Modifying Pennsylvania Child Support During COVID-19 Quarantine Without Delay
Parents wishing to modify child support orders may be stymied while the courts of western Pennsylvania are temporarily closed by the shelter-in-place orders issued by Gov. Tom Wolf and the Supreme Court of Pennsylvania. Yet, many parents need immediate relief as their incomes have been reduced by COVID-19-related business closures, layoffs, furloughs and the national economic downturn. They might not want to wait a month or more for the courts to reopen.
Options still exist even during this unprecedented time and as a Pittsburgh family law attorney at Pollock Begg, I am still able to assist and discuss options available as our team is working remotely. Feel free to reach out by calling our office at (412) 471-9000.
In the meantime, when considering whether to pursue a request for support modification in Pennsylvania, parents may consider these tips:
1. The courts are closed, but retroactivity can be preserved. As of this writing, the Supreme Court of Pennsylvania has closed the statewide court system through mid-April, and Allegheny County issued an order postponing all hearings until May 31, 2020. Still, the Domestic Relations Section, where child and spousal support cases are filed, is accepting petitions to establish or modify child support and spousal support and parents and spouses can file for Pennsylvania support modification electronically. Those cases may not be heard until midsummer, unless the court adopts a procedure for telephone or videoconference hearings. It seems likely when the court reopens, there might be a backlog.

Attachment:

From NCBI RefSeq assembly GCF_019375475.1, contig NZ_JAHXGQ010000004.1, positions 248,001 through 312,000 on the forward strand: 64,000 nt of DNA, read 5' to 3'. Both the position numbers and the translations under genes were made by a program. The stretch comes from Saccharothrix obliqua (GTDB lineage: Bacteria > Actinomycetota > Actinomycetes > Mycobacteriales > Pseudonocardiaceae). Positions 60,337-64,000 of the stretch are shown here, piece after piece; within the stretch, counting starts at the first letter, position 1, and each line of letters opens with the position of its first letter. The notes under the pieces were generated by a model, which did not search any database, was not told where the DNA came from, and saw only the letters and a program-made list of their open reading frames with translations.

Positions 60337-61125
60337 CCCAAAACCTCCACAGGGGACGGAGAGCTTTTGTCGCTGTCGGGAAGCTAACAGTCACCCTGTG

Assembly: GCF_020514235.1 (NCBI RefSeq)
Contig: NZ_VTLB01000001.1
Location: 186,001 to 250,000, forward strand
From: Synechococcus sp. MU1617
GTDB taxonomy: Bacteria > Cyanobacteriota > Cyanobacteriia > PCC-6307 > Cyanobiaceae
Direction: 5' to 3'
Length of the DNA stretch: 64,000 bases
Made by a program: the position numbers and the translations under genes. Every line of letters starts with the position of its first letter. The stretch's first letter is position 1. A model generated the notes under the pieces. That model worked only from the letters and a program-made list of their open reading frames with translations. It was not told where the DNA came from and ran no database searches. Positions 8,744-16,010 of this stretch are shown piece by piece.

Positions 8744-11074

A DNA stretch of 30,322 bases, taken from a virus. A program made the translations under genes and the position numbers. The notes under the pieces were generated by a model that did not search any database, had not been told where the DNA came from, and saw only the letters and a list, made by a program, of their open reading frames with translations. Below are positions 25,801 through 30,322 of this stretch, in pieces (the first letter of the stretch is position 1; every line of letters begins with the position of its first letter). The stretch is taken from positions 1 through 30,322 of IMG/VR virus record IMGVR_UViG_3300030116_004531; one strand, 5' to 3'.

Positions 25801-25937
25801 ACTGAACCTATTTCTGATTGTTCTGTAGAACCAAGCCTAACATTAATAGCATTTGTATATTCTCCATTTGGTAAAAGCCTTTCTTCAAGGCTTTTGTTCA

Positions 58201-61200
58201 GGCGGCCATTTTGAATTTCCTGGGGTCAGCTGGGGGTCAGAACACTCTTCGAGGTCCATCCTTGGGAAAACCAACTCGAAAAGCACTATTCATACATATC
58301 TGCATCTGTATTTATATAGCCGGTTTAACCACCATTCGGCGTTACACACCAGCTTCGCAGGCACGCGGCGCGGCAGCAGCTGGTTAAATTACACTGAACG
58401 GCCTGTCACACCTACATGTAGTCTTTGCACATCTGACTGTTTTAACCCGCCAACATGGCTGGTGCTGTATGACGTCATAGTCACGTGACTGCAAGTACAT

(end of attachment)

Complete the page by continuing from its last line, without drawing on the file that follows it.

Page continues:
Why file a support modification now if the court won’t hear it? By filing now, a parent or spouse can preserve retroactivity, the date when the modification will be effective. Typically, under Pennsylvania law, the courts cannot modify support for a time period before the petition has been filed (unless good cause is shown). When a support modification is requested, there is a wait for the hearing, which may be longer than usual due to the temporary court closures. When the hearing takes place, the support modification may be backdated when the hearing was requested, which is called retroactivity.
In Allegheny County, the Family Division Administrative Judge has declared retroactivity will be preserved as long as a parent or spouse files a support modification request within 30 days after the courts reopen. There will be a flood of cases filed in that first 30 days, so there may be an incentive to file now and preserve retroactivity—and possibly get priority when hearings are scheduled.
2. Calculating net income correctly is the key to success. The official Pennsylvania Child Support Estimator makes it easy to determine how much child support is owed, if the right income data is entered. Yet, the estimator does not provide much guidance on how to calculate net income for child support under Pennsylvania law, which is slightly different from taxable income or take-home pay or additional assistance in this COVID-19-specific situation.
If both parents are W-2 wage-earners, without bonuses or overtime, commissions, or income from business or investments, then it may be relatively simple. Net income is equal to gross income minus federal, state and local income taxes; FICA payroll taxes (Social Security and Medicare); union dues if any; and mandatory retirement contributions.
Yet, many parents have other forms of income. Bonuses, overtime, commissions, profits, interest and dividends, restricted stock/options, employer retirement contributions—these are just some of the forms of income family lawyers and courts must consider when calculating net income for a support modification.